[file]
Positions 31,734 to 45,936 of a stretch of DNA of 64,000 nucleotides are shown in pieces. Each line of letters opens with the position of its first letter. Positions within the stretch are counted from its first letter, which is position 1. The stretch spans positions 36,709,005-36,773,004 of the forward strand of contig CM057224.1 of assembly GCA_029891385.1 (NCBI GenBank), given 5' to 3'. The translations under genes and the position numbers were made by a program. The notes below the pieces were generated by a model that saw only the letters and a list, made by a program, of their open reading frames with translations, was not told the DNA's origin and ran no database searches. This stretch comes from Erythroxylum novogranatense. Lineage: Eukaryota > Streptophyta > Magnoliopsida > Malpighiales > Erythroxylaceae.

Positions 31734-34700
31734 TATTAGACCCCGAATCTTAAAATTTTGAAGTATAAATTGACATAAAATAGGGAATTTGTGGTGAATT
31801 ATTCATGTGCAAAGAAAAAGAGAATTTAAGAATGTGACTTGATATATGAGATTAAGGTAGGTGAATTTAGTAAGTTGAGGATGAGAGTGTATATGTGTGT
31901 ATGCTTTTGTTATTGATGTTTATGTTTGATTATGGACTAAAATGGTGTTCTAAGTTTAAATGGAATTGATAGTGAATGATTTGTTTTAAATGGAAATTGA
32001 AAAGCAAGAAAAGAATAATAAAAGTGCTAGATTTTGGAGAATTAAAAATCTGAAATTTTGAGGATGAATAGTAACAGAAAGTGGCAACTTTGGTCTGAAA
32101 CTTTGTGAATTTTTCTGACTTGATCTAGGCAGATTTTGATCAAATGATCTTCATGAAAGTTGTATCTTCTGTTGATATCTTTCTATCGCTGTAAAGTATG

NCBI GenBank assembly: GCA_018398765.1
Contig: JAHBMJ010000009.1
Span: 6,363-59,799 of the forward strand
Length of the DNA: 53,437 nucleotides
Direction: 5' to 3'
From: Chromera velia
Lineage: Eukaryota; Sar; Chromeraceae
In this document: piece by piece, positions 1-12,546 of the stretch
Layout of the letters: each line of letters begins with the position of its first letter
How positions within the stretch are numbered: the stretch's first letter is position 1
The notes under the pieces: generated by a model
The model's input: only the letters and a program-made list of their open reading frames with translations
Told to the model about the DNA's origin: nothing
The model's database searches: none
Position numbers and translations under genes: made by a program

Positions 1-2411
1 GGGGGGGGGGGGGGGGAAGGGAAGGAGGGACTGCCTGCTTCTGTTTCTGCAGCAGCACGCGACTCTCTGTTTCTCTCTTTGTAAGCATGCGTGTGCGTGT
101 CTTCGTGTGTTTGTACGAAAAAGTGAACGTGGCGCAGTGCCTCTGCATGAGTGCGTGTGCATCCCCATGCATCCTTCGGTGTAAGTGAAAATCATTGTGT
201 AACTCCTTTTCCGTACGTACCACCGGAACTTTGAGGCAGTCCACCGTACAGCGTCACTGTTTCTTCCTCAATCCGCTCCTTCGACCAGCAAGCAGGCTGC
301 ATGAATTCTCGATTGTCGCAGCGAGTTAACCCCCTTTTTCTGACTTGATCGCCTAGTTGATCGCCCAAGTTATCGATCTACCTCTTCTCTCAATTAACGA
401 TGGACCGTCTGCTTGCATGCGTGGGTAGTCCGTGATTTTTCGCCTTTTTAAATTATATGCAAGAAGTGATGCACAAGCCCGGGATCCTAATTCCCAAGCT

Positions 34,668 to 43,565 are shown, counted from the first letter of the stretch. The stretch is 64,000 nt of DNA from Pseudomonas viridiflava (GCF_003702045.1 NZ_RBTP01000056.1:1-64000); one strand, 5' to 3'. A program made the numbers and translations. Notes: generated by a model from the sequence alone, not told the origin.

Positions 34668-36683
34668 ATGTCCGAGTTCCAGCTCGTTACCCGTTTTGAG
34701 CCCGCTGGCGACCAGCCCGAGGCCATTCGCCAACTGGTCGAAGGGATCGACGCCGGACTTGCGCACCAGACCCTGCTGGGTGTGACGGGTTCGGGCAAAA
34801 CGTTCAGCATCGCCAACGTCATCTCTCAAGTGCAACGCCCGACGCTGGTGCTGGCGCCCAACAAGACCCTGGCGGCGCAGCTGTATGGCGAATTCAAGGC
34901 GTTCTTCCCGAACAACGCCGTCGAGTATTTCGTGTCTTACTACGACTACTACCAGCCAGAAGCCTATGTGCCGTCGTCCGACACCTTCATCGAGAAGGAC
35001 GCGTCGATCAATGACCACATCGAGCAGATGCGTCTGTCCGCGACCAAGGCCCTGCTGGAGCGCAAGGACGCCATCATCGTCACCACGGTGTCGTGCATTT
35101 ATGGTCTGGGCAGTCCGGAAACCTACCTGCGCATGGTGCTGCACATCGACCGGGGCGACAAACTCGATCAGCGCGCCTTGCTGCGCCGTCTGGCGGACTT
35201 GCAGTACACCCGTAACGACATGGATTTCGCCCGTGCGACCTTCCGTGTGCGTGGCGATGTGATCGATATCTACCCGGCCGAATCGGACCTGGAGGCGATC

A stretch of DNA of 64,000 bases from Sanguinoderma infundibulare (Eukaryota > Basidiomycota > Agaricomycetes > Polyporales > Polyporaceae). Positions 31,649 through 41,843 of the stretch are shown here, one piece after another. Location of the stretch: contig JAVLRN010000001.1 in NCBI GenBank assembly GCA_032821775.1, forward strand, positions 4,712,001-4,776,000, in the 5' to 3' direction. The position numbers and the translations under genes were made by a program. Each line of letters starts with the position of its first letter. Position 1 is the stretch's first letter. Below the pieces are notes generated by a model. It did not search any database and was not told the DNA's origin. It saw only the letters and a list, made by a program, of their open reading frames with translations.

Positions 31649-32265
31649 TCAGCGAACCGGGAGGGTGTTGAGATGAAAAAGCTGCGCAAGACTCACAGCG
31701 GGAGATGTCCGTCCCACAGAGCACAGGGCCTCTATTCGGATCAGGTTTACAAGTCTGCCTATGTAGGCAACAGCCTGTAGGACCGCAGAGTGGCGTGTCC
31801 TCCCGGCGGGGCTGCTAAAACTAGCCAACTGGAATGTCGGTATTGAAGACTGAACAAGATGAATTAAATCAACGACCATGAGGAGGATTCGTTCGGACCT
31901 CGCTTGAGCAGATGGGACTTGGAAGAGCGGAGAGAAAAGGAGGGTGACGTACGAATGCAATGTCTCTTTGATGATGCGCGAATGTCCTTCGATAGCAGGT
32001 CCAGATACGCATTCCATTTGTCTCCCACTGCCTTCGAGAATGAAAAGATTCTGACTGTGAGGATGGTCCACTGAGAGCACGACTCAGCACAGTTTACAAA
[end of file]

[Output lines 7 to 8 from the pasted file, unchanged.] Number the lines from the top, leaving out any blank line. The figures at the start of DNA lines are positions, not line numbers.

32101 CTTTGTGAATTTTTCTGACTTGATCTAGGCAGATTTTGATCAAATGATCTTCATGAAAGTTGTATCTTCTGTTGATATCTTTCTATCGCTGTAAAGTATG

NCBI GenBank assembly: GCA_018398765.1